BRITISH ACTOR Paddy Considine is the singer in a band called Riding the Low, and he knows what you're thinking.
"There's a stigma against actors who play music," he says. "People think it's a bit of a wank."
Riding the Low's melodic, down-to-earth rock should dispel any lingering suspicions that they are of the ilk of Russell Crowe's 30 Odd Foot of Grunts. Riding the Low's 2009 EP, They Will Rob You of Your Gifts, features solid songwriting and fuzzy guitars, though Considine has mixed feelings about it. "There are some okay songs on it," he says. "But because we're a guitar band, we were coming out of studios [in the UK] sounding like Oasis."
Considine is in town to play a one-off gig and work on Riding the Low's first LP, but his visit coincides with the US release of the widely acclaimed movie Tyrannosaur. The film, which Considine wrote and directed, is a stark and desolate story about a man who attempts to find redemption after brutally killing his dog. It has received wide acclaim, including a BAFTA for Outstanding Debut by a British Writer, Director, or Producer.
Now that the movie is done, Considine says he may watch it again—possibly in 10 years. For now, he's happy to focus on getting the album, No Atheists in the Trenches, just right. This time, Considine and his four bandmates, including co-songwriter Chris Baldwin, wanted something rawer—something less polished and more rock. Something like Guided by Voices.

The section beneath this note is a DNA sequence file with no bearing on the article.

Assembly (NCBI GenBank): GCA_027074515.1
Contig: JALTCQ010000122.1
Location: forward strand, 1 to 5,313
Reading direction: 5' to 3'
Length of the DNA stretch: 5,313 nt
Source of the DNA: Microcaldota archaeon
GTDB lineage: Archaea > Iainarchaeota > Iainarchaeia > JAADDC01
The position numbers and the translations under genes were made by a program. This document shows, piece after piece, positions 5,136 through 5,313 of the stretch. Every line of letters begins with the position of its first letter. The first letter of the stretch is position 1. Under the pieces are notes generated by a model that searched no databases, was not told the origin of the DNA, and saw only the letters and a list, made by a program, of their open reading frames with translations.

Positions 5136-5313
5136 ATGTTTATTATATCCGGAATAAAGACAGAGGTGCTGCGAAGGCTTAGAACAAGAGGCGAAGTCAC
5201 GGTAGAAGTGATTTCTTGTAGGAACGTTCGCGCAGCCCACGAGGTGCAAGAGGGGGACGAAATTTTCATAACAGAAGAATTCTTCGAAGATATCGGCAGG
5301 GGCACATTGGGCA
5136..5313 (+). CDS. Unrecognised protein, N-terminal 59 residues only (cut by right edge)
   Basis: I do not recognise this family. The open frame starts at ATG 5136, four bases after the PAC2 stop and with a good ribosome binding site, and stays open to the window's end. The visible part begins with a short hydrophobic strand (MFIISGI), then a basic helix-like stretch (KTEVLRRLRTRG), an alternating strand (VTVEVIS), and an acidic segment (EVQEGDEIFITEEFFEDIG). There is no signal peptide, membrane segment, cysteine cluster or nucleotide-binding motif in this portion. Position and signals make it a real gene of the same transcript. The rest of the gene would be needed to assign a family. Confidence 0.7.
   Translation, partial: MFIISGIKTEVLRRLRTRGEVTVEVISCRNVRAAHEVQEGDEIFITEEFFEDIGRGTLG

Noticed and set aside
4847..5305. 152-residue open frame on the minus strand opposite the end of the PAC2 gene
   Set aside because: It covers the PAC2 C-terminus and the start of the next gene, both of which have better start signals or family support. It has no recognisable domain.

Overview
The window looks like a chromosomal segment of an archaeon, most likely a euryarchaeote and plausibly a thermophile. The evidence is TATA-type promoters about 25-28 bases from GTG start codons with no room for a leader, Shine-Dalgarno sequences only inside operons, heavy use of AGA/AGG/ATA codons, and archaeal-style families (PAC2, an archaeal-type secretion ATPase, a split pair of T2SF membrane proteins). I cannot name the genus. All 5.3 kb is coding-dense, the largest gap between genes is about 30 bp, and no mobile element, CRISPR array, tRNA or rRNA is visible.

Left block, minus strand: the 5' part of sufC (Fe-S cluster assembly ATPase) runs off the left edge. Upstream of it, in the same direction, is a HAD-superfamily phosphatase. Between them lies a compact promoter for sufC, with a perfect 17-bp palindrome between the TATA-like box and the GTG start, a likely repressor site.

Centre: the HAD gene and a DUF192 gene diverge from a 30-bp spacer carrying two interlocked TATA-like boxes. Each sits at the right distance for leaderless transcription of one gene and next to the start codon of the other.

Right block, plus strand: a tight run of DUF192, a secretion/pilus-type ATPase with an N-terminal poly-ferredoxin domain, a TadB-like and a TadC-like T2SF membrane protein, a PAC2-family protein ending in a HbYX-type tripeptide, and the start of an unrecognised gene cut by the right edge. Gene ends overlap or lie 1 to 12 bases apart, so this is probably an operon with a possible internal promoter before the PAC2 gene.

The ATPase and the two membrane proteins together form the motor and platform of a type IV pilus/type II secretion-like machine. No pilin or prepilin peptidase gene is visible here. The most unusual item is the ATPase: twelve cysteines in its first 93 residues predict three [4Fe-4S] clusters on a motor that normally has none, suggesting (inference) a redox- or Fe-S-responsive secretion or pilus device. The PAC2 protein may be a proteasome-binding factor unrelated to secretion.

In fact, if it weren't for Guided by Voices, Boston Spaceships, or the frontman of both bands—Robert Pollard—Considine probably wouldn't be in a band today. "It was like a switch went off in my brain," he says of the first time he heard GBV. "Everything, not just music, seemed to open up. There doesn't have to be a logic to rock and roll for it to be beautiful."
For Considine, who was diagnosed with Asperger's syndrome two years ago, this was a huge breakthrough—people with Asperger's often require concrete rules and set formulas, and dislike things that don't seem logical. But while it has its challenges, Considine says the condition is not without its benefits.
"One of the gifts is the ability to be direct, to filter out a lot of the shit that other people deal with," he says. "Once I'm interested in something, I become obsessed with it and just go for it."
Which is why, when it came time to work on the album, Considine didn't hesitate to reach out to Chris Slusarenko, guitar player of GBV and Boston Spaceships. "I met Chris a few years ago at a Robert Pollard show," Considine says. "I could see his development on [Pollard's and Boston Spaceships] records, and I was excited by it. I thought he would see what I was trying to achieve that we weren't getting over here."
Slusarenko recruited Decemberists Nate Query and John Moen, who also played in Boston Spaceships, and Sunset Valley's guitar player Jonathan Drews. Since the permanent members of Riding the Low stayed in the UK for this leg of the record's production, Considine will front the Portland version of the band at Dante's for what may be the only time ever.
"I'm dead flattered. I can't believe all these fantastic musicians are playing on my record."